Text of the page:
Training of Jedi younglings ranged between the ages of 4 and 8 but at what age was a Jedi able to feel a Force sensitive child? Is it from birth or at around 4 years?

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    Sigh. Midi-chlorians
    – Valorum
    Sep 26, 2016 at 7:17
  • @Valorum - That link is pretty interesting. It does make me wonder, though. We’ve seen how people with high midi-chlorian counts and no training interact (mainly subconsciously, through luck bonuses to things like combat and flying), how people with high midi-chlorian counts and training interact (superhuman abilities and psychic powers) and how people with low midi-chlorian counts and no training interact (boring baseline sentients). I wonder what would happen if someone with low midi-chlorian counts trained in the ways of the Force. Could they develop some Force abilities?
    – Adamant
    Sep 26, 2016 at 7:35
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    Obviously the Jedi or Sith aren’t going to take Jane or Joe Sarlacc with their midichlorian count of six, but if they did, could Joe or Jane tap into the Force at all? Obviously they’re never going to shoot blue lightning from their fingers, but could they achieve some (low) level of Force competence? A 100 pound person may find it difficult to wrestle with a 300 person, but they can still get a lot better with training.
    – Adamant
    Sep 26, 2016 at 7:38
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    I’m going with Shog9 on this one. Just because two questions can be answered with the same animated gif (or quote block), does not mean they are duplicates. The indication that testing is at birth is in a quote block in the answer, and not every good answer to that question would mention testing at birth.
    – Adamant
    Sep 26, 2016 at 7:49
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    To wit: But this doesn’t hold if a question has managed to attract a lot of different answers - so you end up in situations like this where various answers might be applied to completely different questions even though most of the answers are inapplicable. Frankly, this is a wee bit silly, and smells more of folks being bored with the topic than anything else. What’s more, there’s also the issue of the answer to that question coming from a Legends source, whereas questions are generally presumed canon unless noted.
    – Adamant
    Sep 26, 2016 at 7:50

1 Answer 1



According to the Phantom Menace official novelisation, all children within the Republic are blood-tested at a very early age, typically just after birth.

But all Jedi were identified within the first six months of birth and given over to their training. It was true for him, for Obi-Wan, for everyone he knew or had heard about. There were no exceptions.

Star Wars Episode I: The Phantom Menace


Like most Jedi, Obi-Wan is identified within six months of his birth and begins his training immediately so that he can learn to control emotions of fear and anger at an early age

Ultimate Star Wars


The "The Jedi Path: A Manual for Students of the Force" factbook contains an extensive section on Jedi recruitment. Apparently blood-testing is mandatory and the Jedi have the legal authority to take a child into their custody if they're found to have significant Midi-chlorian counts. Apparently some children do slip through the net and are manually tested in the same way that Anakin was.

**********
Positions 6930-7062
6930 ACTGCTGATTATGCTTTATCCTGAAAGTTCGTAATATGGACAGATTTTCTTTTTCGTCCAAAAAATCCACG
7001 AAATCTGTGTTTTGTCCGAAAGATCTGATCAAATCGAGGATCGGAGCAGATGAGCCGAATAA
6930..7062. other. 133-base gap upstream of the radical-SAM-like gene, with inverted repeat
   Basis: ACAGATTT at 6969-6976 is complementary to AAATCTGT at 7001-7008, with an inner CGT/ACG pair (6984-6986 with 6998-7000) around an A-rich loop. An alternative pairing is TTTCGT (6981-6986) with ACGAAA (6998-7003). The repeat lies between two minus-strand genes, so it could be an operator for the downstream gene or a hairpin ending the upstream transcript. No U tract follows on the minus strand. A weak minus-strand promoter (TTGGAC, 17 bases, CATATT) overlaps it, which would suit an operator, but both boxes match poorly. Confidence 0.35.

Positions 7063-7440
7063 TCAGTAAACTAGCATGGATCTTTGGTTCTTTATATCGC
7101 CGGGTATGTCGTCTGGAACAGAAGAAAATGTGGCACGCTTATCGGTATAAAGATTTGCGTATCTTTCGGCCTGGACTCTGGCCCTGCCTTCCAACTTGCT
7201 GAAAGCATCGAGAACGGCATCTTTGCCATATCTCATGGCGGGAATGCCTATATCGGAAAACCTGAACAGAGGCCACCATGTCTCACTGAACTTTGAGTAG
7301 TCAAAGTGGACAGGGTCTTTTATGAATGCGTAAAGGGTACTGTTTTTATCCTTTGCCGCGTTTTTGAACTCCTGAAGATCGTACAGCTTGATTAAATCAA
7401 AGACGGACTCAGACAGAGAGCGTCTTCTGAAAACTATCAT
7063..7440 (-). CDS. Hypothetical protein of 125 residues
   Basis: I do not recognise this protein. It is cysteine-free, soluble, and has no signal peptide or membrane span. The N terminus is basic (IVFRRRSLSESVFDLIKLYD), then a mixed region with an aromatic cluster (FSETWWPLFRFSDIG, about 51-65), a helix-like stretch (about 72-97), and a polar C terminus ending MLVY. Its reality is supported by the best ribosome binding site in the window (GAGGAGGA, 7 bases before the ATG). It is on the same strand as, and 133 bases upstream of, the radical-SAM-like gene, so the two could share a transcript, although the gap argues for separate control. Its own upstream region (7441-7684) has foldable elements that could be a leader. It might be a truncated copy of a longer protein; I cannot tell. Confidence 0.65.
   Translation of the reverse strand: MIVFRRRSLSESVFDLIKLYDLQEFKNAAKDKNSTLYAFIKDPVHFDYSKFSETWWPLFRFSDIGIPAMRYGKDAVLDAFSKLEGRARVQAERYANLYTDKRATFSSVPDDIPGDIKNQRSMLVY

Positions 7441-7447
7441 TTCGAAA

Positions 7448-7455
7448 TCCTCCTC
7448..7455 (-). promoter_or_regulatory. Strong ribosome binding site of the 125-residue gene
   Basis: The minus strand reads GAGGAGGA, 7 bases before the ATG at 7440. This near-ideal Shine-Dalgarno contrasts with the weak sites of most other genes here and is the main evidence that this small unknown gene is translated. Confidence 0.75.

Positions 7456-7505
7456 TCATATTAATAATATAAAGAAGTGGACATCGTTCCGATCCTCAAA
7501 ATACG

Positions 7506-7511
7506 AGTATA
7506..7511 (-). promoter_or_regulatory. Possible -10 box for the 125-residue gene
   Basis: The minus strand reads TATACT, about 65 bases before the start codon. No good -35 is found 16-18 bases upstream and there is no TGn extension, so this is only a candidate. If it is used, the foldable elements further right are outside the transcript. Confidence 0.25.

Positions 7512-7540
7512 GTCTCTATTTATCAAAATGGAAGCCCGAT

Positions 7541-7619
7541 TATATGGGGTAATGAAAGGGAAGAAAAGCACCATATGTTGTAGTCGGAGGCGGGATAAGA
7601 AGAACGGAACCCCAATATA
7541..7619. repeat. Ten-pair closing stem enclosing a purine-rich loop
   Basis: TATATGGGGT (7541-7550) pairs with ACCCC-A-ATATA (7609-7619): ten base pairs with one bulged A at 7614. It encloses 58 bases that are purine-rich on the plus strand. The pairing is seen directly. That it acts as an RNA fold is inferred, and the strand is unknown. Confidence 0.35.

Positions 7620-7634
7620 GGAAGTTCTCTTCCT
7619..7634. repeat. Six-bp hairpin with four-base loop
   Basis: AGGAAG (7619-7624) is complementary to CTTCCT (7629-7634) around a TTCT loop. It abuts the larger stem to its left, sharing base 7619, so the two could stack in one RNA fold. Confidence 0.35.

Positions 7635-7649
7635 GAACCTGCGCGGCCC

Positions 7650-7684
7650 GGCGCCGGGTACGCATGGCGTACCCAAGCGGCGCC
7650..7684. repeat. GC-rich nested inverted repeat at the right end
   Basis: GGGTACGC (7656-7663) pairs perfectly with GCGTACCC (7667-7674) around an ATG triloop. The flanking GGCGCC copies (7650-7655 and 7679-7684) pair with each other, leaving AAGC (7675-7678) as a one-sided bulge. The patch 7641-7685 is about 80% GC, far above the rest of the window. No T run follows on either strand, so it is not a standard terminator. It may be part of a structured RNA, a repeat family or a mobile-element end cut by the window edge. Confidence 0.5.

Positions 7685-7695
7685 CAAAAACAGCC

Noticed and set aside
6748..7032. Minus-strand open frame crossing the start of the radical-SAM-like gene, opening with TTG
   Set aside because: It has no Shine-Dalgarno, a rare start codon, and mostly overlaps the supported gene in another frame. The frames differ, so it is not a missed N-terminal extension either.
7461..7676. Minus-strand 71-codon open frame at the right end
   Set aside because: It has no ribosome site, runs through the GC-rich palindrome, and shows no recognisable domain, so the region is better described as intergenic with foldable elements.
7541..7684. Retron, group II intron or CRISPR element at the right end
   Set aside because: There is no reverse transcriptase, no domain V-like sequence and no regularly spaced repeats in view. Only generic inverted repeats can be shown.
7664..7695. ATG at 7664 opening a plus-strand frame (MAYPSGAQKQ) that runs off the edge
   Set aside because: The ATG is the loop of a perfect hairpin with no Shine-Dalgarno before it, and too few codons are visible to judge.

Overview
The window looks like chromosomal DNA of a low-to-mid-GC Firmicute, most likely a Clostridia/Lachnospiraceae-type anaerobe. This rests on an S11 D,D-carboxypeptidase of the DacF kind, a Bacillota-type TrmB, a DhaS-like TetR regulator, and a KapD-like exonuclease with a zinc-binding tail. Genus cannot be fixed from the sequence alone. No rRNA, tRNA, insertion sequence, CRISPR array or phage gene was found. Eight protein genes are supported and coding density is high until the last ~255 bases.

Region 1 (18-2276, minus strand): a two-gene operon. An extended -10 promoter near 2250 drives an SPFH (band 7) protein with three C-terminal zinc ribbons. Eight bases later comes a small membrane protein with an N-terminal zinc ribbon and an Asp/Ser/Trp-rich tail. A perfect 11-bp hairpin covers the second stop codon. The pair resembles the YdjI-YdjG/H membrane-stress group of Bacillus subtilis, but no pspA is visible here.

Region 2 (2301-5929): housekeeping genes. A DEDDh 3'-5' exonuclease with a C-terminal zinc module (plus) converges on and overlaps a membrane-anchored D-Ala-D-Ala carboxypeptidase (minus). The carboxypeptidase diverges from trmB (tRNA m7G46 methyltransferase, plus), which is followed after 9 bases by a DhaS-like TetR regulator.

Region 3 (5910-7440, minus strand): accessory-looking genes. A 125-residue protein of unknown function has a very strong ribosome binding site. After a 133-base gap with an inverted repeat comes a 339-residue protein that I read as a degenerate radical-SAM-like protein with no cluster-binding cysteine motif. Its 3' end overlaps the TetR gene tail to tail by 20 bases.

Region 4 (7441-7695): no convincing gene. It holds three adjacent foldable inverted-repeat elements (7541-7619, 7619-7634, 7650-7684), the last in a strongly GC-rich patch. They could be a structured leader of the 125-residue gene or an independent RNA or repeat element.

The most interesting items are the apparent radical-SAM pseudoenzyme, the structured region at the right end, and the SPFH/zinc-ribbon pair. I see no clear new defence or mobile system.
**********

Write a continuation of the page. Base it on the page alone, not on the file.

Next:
Locating Force-strong newborns is a straightforward process, at least within the Republic’s borders. Mandatory blood tests performed at birth record the concentration of midi-chlorians in an infants cells, and positive results are forwarded to the Jedi Temple for follow-up.

Because midi-chlorian analysis is not always definitive — particularly among older children or beings with unusual physiologies — special tools or puzzles may be employed instead. These include the testing screen, a tool that records a subject’s ability to read minds or view images remotely, and the mental maze, a test that demonstrates whether a subject can use rudimen¬tary telekinesis.

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    This answer uses a canon source, and is more concise and relevant to this question than the linked answer. Much better. +1
    – Null
    Sep 26, 2016 at 14:50
  • @Null - Which is fine, except that the OP didn't ask for a canon source. They may have been perfectly happy with a Legends answer.
    – Valorum
    Sep 26, 2016 at 15:15
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    The OP didn't say Legends was acceptable, either. According to the highest-voted answer to the relevant meta question the best practice is to answer these kinds of questions with both canon and Legends, as you've done here. The same meta answer also says that "answers based solely on Legends material should generally be avoided". As a corollary to that guideline, I think we should generally avoid closing questions as duplicates just because there's a Legends-only answer that might be acceptable to the OP.
    – Null
    Sep 26, 2016 at 15:46
  • @Valorum Thanks, I didn't state I wanted either (probably should have) because i was looking for both. Sep 27, 2016 at 7:08

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